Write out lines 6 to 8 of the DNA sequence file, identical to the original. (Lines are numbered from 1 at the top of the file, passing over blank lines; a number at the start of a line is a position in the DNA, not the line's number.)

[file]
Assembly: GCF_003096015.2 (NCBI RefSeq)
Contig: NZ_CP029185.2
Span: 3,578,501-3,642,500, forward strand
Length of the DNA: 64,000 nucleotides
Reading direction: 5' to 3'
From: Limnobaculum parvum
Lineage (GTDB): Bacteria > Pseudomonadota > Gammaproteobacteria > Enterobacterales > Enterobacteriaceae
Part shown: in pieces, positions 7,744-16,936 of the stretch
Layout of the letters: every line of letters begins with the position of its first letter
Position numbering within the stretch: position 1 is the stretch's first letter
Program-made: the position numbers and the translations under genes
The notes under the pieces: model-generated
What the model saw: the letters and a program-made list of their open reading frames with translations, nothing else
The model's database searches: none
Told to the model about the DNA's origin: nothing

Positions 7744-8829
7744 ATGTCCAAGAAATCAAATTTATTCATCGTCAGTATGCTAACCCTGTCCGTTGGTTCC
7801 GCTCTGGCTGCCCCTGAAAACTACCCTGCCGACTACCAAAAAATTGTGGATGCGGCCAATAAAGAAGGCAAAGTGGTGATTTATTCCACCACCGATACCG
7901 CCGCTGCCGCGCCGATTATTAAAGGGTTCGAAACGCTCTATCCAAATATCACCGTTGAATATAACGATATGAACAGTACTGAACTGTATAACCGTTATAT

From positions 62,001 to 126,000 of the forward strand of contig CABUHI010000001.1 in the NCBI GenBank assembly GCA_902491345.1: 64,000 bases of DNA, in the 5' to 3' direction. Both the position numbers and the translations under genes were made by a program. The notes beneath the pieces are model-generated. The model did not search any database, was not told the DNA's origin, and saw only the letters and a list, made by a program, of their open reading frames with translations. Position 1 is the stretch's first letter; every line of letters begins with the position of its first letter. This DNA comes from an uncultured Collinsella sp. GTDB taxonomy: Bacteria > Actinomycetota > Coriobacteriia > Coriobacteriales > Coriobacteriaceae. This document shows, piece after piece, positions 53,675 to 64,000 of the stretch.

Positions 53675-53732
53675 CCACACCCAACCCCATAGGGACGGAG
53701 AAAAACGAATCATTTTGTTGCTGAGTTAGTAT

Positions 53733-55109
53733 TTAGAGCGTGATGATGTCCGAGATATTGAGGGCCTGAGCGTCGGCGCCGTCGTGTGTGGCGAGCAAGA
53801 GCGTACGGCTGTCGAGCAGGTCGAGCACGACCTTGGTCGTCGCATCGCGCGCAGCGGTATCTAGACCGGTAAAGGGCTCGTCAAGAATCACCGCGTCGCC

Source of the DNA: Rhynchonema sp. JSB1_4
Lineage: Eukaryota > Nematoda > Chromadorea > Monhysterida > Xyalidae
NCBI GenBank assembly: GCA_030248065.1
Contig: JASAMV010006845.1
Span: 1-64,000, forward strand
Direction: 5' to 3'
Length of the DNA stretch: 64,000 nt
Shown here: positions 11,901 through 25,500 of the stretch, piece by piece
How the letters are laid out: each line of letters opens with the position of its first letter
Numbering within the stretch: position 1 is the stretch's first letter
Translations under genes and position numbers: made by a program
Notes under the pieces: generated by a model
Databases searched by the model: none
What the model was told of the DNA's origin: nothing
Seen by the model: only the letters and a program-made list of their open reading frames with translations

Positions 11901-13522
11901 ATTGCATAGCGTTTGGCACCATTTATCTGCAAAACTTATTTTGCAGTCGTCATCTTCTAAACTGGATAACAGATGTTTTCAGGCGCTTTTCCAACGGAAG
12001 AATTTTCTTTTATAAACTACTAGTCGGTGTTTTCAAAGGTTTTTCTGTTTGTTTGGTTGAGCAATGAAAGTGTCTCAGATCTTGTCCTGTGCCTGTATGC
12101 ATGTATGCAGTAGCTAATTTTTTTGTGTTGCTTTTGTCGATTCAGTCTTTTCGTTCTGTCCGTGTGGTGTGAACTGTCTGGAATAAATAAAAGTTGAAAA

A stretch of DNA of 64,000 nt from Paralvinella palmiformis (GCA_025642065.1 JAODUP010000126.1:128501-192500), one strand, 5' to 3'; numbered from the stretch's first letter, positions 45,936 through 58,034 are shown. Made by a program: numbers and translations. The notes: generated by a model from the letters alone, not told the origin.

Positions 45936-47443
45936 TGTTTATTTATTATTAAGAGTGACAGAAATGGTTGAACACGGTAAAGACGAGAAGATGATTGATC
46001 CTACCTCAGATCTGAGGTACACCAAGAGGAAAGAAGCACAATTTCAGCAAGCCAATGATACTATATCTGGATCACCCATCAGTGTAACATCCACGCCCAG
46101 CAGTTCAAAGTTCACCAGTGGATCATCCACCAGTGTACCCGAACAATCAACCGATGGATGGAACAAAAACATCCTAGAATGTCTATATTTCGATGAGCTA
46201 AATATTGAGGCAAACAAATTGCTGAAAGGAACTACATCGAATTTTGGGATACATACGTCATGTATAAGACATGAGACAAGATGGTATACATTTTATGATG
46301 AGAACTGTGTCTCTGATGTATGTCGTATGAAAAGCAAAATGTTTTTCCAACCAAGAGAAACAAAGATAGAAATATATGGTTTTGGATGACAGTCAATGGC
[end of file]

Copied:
From: Limnobaculum parvum
Lineage (GTDB): Bacteria > Pseudomonadota > Gammaproteobacteria > Enterobacterales > Enterobacteriaceae
Part shown: in pieces, positions 7,744-16,936 of the stretch